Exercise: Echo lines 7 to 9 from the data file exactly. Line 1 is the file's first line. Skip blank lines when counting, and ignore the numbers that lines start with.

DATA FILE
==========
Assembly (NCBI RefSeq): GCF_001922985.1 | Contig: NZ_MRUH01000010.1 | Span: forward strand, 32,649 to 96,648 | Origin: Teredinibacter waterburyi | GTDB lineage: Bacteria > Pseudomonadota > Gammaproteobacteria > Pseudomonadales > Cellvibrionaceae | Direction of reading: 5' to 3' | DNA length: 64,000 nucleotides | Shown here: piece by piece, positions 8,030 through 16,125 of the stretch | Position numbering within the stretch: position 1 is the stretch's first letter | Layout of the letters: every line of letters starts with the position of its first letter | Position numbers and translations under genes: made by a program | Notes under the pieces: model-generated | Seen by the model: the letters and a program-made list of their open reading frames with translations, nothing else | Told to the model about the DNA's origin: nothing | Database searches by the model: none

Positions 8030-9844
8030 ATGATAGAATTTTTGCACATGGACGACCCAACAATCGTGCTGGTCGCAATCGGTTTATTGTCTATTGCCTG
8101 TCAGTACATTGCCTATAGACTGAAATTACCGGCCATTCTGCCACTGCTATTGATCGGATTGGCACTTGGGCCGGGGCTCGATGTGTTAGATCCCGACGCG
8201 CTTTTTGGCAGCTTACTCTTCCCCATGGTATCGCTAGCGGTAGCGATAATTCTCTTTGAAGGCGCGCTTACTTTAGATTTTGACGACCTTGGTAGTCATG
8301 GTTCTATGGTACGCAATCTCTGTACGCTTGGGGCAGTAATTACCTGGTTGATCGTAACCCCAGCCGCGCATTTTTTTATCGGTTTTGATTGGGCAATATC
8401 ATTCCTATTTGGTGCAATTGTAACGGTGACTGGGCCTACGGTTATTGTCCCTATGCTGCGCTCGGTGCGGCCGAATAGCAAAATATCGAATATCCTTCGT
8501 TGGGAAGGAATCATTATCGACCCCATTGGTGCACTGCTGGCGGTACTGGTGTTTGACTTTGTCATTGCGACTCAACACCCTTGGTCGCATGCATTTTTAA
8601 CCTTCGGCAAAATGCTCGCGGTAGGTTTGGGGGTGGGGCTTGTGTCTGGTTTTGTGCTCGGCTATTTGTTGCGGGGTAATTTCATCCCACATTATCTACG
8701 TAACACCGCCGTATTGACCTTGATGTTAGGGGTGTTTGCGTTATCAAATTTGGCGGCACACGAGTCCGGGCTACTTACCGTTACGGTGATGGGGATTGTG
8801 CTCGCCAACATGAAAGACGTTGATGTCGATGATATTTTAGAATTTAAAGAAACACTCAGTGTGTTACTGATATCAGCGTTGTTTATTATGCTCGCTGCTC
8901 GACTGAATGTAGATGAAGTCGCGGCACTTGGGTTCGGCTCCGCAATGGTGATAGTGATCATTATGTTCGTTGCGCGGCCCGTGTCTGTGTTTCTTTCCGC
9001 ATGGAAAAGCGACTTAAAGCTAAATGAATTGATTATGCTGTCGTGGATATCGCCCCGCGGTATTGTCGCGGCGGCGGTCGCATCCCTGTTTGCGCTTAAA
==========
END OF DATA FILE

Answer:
8401 ATTCCTATTTGGTGCAATTGTAACGGTGACTGGGCCTACGGTTATTGTCCCTATGCTGCGCTCGGTGCGGCCGAATAGCAAAATATCGAATATCCTTCGT
8501 TGGGAAGGAATCATTATCGACCCCATTGGTGCACTGCTGGCGGTACTGGTGTTTGACTTTGTCATTGCGACTCAACACCCTTGGTCGCATGCATTTTTAA
8601 CCTTCGGCAAAATGCTCGCGGTAGGTTTGGGGGTGGGGCTTGTGTCTGGTTTTGTGCTCGGCTATTTGTTGCGGGGTAATTTCATCCCACATTATCTACG